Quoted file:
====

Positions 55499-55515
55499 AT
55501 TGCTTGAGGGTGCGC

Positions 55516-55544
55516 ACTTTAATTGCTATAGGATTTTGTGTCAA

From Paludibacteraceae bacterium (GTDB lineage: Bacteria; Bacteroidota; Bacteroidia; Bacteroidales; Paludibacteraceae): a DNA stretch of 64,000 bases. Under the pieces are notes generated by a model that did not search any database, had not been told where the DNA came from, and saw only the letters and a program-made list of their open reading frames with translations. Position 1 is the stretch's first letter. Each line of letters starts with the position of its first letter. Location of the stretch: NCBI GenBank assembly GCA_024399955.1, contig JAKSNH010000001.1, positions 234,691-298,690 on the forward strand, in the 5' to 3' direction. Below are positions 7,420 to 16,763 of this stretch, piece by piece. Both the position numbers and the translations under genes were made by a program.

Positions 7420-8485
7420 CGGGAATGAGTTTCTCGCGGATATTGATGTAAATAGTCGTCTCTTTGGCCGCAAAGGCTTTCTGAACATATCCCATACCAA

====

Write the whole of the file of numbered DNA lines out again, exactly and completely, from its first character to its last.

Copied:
Positions 55499-55515
55499 AT
55501 TGCTTGAGGGTGCGC

Positions 55516-55544
55516 ACTTTAATTGCTATAGGATTTTGTGTCAA

From Paludibacteraceae bacterium (GTDB lineage: Bacteria; Bacteroidota; Bacteroidia; Bacteroidales; Paludibacteraceae): a DNA stretch of 64,000 bases. Under the pieces are notes generated by a model that did not search any database, had not been told where the DNA came from, and saw only the letters and a program-made list of their open reading frames with translations. Position 1 is the stretch's first letter. Each line of letters starts with the position of its first letter. Location of the stretch: NCBI GenBank assembly GCA_024399955.1, contig JAKSNH010000001.1, positions 234,691-298,690 on the forward strand, in the 5' to 3' direction. Below are positions 7,420 to 16,763 of this stretch, piece by piece. Both the position numbers and the translations under genes were made by a program.

Positions 7420-8485
7420 CGGGAATGAGTTTCTCGCGGATATTGATGTAAATAGTCGTCTCTTTGGCCGCAAAGGCTTTCTGAACATATCCCATACCAA